Elections bring about a lot of uncertainty, and this one is no different. Right now, the big question for high-income physicians is, how will the election results impact my taxes?
With Joe Biden winning the presidential race, we can likely expect some tax changes over the next couple of years. It’s important to remember that tax changes aren’t made solely by the tenant of the Oval Office—all changes need to be approved by Congress, making the outstanding Senate runoff elections particularly important.
At this point, we do not know what specific tax changes to expect, but there are plenty of tax-conscious moves to capitalize on during our current tax-positive climate.
1. Realize Projected Income Early.
Part of Biden’s tax proposal included raising the ordinary income tax bracket for those making over $400,000 from 37% to 39.6%.
The plan also introduced a provision to apply Social Security payroll tax (12.4%, which is split between employers and employees) to income above $400,000. Currently, the maximum taxable earnings are $137,000, set to increase to $142,800 in 2021. The plan would then tax earnings up to that limit and any earnings above $400,000.
What can you do to take advantage of the current tax rate?
- Move up added income like a bonus or salary increase before the New Year to save on income tax and Social Security tax.
- Evaluate dividend-heavy investments. You might consider rebalancing some income-producing investments for the tax benefits and to diversify your holdings.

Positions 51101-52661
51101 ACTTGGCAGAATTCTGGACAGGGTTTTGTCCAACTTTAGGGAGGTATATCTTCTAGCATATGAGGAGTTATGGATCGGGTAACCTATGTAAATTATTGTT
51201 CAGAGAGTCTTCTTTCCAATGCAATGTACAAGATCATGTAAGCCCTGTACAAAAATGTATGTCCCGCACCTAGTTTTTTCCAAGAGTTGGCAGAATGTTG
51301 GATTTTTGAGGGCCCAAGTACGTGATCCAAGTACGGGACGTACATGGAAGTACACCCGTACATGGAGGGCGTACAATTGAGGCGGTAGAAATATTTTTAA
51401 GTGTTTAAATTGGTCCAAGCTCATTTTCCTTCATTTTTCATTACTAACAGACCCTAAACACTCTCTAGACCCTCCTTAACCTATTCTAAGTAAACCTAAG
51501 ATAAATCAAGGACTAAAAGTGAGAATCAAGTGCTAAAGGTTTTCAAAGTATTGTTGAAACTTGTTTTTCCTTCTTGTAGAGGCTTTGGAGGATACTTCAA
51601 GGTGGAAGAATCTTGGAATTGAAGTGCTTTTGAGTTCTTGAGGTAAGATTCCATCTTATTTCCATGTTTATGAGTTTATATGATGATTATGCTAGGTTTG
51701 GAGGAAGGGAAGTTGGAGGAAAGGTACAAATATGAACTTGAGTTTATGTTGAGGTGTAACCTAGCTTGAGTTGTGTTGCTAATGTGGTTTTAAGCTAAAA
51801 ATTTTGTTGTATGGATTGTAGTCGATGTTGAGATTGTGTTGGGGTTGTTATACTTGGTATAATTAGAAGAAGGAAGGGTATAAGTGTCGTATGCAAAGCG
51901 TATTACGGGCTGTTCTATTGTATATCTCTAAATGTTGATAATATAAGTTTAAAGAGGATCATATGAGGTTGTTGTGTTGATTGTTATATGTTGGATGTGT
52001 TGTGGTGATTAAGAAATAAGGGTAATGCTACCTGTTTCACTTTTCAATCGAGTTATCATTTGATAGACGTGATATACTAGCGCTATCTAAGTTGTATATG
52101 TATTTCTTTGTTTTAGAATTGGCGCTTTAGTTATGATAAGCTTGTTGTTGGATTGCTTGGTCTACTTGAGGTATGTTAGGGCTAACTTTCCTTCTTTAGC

There haven’t been discussions about raising other tax brackets, but the Tax Cuts and Jobs Act is set to expire in 2025, meaning that tax brackets could rise to their previous levels as soon as 2026 if another proposal hasn’t been approved.
2. Be Proactive About Your Investment Gains.
Income tax isn’t the only classification set to increase, Biden’s proposal also lays out plans for raising capital gains tax. Under this plan, all dividends and capital gains will be taxed at the ordinary income rate (39.6%) for those making over $1 million.
Presently, the highest long-term capital gains rate sits at 20%, making it critical to examine your investment gains. Let’s look at some tax-smart moves to help balance your portfolio.
- Strategically sell long-term appreciated assets to take advantage of the 20% rate. While strategic selling could be a benefit, don’t sell just to sell. It’s critical to ensure the sale could help further your financial goals. If you were already planning on buying a vacation home in the next couple of years, securing the cash now at the lower tax rate could be right for you, for example. Remember, this tax plan isn’t set in stone. You don’t want to throw a wrench into your investment plan and jeopardize future success.
- Maximize tax-loss harvesting strategies. Tax-loss harvesting is all about balancing your gains and losses. The premise is selling an investment at a loss to offset the tax liability from a gain or ordinary income. Married couples filing jointly can realize capital losses up to $3,000 per year.
3. Evaluate Your Charitable Giving Efforts.
Our philanthropy-inclined physicians need to think about how to optimize their donations over the next couple of years. Biden’s plan outlines a 28% cap on the value of itemized deductions. It also wishes to bring back the Pease limitation, which reduces the value of a deduction by 3% for every dollar of taxable income above $400,000. What does this mean for your charitable efforts?